But self-control is not about avoiding negative responses only. If anger were a weed in the yard, then discipline is like mowing over that weed with emotional strategies, such as relaxation techniques or positive thinking. But once mowed over, the weed is only temporarily uniform with the rest of the yard. It will grow back. And this time it may grow back thicker and stronger than before. Why? Because we have not killed the anger. We have only made the external look nice. If you want to kill the anger, we have to attack it at its life source. We have to go underneath the surface and kill the roots.
What we discover is that the roots of anger are typically more sensitive or vulnerable emotions than the anger itself. If we can learn to manage and/or heal these feelings, then the anger itself weakens, and in some cases dies off. But, as stated earlier, this requires work, for healing deep hurts (for example) can be more intense than calming a raging soul. It requires an honest look at one’s self and telling the unadulterated truth about things. It is asking for forgiveness, when necessary. It is humility, instead of defensiveness. It is listening, instead of persuading. This self-control is, in essence, allowing yourself to be guided by the other fruit of the Spirit, i.e. love, joy, peace, patience, kindness, goodness, faithfulness, and gentleness.
But let us not be ignorant, “The mind governed by the flesh is hostile to God; it does not submit to God’s law, nor can it do so.” (Romans 8:7). If you intend to embrace the opposite of anger, if you intend to be a person of self-control, you cannot do it under your own willpower. Think about it. While all of the above comments are true, it is also true that your self that got you into this mess. Your self is not going to get you out. Or, as they say in AA, “your best thinking got you here.” You can choose to control anger, but you cannot rely on your power to do so. That power belongs to God alone. Only He can transform your heart so that you no longer live to do the things you ought not to do. Only He can transform your mind from one that is controlled by fleshly desires to one that is controlled by the Spirit.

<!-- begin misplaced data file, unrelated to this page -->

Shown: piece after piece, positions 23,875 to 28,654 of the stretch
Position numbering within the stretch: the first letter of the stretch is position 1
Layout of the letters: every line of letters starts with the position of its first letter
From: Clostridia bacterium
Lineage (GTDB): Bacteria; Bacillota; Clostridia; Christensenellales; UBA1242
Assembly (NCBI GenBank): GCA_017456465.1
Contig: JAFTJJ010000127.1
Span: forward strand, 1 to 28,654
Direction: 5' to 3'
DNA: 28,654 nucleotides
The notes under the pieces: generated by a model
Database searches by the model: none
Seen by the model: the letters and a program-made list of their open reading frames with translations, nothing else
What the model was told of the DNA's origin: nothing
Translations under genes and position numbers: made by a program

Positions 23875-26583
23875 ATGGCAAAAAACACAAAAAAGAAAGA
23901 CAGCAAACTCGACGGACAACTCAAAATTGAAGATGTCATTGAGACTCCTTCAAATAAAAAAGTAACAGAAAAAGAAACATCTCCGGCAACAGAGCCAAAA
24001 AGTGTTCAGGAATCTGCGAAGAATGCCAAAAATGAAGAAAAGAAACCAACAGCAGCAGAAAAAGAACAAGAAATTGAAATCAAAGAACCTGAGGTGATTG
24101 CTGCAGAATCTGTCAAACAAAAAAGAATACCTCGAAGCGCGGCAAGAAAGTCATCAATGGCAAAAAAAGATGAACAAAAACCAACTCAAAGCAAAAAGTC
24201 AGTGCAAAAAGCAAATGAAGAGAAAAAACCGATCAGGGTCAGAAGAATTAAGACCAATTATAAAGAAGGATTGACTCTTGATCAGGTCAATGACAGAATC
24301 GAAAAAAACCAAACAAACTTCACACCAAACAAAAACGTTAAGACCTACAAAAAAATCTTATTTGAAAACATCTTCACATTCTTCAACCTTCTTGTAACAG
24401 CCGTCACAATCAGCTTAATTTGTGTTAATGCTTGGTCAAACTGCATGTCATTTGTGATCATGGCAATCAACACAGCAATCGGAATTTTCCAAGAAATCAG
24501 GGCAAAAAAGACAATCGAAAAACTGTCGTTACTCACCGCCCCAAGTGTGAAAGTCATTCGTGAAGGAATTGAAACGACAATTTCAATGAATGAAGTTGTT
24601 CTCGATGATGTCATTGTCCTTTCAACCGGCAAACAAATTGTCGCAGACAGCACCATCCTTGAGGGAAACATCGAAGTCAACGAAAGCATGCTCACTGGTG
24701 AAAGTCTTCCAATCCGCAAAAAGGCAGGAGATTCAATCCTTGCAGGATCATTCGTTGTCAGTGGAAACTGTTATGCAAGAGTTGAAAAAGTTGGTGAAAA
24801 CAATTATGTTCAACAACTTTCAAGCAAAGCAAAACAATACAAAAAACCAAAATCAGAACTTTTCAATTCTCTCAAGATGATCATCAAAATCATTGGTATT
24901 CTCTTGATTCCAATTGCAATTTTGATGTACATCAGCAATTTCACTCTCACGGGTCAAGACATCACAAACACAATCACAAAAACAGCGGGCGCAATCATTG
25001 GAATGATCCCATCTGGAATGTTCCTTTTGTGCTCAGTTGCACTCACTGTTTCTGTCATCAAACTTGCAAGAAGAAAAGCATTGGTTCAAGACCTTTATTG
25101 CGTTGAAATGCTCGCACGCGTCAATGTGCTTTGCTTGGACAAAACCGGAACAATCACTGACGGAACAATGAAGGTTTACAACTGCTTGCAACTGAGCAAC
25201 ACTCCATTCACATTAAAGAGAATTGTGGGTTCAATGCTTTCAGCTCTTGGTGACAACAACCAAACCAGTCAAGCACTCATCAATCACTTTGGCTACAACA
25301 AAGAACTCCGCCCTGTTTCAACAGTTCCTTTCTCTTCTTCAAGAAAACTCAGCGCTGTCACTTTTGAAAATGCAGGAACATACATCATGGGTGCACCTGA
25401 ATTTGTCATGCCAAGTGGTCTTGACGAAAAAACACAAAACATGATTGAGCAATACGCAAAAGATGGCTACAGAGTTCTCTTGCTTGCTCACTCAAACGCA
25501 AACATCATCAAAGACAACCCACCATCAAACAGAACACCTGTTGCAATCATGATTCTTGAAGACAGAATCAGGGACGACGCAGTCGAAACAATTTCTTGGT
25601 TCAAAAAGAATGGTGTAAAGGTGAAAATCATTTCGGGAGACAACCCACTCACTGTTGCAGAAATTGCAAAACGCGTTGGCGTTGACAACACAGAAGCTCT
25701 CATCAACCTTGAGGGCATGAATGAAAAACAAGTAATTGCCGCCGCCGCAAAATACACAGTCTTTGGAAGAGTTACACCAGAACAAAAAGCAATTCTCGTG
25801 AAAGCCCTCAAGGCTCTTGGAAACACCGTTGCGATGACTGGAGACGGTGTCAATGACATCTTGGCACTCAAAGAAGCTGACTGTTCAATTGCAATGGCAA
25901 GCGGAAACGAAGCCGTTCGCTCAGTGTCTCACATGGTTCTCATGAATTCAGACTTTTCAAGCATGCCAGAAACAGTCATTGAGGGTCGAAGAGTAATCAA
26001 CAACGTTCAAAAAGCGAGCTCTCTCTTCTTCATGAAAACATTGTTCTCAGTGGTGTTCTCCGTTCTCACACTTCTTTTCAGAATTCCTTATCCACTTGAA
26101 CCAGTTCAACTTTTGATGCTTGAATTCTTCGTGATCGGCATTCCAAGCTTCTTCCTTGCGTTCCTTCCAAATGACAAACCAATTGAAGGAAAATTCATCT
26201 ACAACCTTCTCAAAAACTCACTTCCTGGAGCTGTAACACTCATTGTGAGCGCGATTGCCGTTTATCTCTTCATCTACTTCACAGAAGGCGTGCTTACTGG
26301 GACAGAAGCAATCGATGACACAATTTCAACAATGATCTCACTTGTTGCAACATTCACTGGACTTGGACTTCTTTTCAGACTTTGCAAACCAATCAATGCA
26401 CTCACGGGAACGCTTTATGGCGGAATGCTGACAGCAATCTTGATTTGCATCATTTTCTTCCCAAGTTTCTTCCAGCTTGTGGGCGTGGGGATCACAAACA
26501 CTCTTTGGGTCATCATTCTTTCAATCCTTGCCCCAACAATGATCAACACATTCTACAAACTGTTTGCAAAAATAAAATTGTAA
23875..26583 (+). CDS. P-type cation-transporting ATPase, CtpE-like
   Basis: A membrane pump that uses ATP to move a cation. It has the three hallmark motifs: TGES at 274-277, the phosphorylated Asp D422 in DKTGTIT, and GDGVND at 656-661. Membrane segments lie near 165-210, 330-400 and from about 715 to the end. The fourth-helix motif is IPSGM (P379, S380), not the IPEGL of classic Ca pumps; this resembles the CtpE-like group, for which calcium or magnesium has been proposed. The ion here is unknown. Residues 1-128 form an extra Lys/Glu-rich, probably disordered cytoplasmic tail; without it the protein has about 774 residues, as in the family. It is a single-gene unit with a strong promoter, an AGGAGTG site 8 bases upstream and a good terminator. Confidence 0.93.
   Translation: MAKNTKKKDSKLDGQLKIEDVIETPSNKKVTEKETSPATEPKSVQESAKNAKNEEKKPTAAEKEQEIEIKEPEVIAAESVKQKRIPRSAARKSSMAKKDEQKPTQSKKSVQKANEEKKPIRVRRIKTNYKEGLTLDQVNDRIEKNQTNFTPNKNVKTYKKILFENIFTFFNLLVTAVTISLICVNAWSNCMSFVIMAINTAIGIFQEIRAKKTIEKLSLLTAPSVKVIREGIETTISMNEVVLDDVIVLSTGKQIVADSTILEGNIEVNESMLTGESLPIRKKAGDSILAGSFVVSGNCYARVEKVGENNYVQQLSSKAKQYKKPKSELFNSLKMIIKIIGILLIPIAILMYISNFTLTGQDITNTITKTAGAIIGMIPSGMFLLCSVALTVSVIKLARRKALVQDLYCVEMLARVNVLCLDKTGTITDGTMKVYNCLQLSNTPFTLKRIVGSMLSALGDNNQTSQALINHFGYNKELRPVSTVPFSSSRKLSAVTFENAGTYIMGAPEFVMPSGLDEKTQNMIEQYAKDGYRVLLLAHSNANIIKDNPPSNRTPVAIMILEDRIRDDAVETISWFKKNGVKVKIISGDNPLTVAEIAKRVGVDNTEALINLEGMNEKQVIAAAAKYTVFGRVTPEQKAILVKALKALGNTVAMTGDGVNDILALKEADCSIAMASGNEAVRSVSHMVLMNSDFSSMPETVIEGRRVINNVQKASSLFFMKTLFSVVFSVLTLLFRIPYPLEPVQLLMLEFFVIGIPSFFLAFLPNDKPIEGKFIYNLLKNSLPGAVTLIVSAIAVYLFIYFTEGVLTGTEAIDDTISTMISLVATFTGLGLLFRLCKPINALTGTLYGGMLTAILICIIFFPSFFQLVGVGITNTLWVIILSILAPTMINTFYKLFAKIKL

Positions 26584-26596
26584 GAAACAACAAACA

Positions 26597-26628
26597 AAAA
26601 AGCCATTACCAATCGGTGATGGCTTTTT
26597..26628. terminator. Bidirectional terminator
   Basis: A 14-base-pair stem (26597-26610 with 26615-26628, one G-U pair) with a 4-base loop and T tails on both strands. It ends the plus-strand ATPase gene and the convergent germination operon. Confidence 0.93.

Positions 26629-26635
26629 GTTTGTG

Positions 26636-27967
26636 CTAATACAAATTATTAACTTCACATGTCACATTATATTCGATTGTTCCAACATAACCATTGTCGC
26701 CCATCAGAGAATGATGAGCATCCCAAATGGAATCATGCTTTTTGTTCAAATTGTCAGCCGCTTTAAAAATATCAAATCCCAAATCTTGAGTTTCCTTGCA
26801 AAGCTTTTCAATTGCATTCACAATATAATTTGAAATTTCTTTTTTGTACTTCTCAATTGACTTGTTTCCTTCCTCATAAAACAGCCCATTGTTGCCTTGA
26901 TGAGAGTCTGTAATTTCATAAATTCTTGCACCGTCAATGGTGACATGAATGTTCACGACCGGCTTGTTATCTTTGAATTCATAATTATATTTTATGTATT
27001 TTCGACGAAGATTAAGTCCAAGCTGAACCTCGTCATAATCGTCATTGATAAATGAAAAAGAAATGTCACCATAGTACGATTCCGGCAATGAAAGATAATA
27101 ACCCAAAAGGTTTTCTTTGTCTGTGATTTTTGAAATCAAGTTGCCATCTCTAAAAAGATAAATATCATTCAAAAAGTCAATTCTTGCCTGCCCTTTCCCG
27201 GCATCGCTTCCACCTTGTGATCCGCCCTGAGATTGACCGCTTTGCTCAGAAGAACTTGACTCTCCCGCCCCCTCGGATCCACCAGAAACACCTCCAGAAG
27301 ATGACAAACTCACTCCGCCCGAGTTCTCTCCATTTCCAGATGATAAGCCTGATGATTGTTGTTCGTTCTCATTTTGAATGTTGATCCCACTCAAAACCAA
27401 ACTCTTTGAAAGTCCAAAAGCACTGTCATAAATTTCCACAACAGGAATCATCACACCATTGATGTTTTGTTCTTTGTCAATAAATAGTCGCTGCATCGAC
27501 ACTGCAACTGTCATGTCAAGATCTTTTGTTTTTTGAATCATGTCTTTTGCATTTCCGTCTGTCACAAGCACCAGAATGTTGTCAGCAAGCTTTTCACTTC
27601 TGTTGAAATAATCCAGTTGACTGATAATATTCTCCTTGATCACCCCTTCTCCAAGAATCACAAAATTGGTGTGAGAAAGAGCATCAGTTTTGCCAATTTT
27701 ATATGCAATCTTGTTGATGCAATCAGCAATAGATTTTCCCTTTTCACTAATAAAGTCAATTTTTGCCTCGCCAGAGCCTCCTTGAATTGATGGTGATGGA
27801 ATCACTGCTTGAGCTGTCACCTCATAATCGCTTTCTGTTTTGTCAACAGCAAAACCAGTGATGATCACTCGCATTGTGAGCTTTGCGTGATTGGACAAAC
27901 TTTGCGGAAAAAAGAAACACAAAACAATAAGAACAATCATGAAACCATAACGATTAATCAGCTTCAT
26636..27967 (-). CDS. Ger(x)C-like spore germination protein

The question is: Do you want to live a life of maximum potential, or remain locked within a place where choice is removed and a specific life-script is imposed on you? You can live that way. Billions do. But Christ said that He came to give us abundant life so that we may live it to the full (John 10:10). Do you want this life? Do you want to be free? This is not a question for the naïve or the lunatic. It is a question for the desperate. The bars can be removed. You can walk outside the walls and smile in the sunshine again. The choice is yours. But the power? The power is God’s.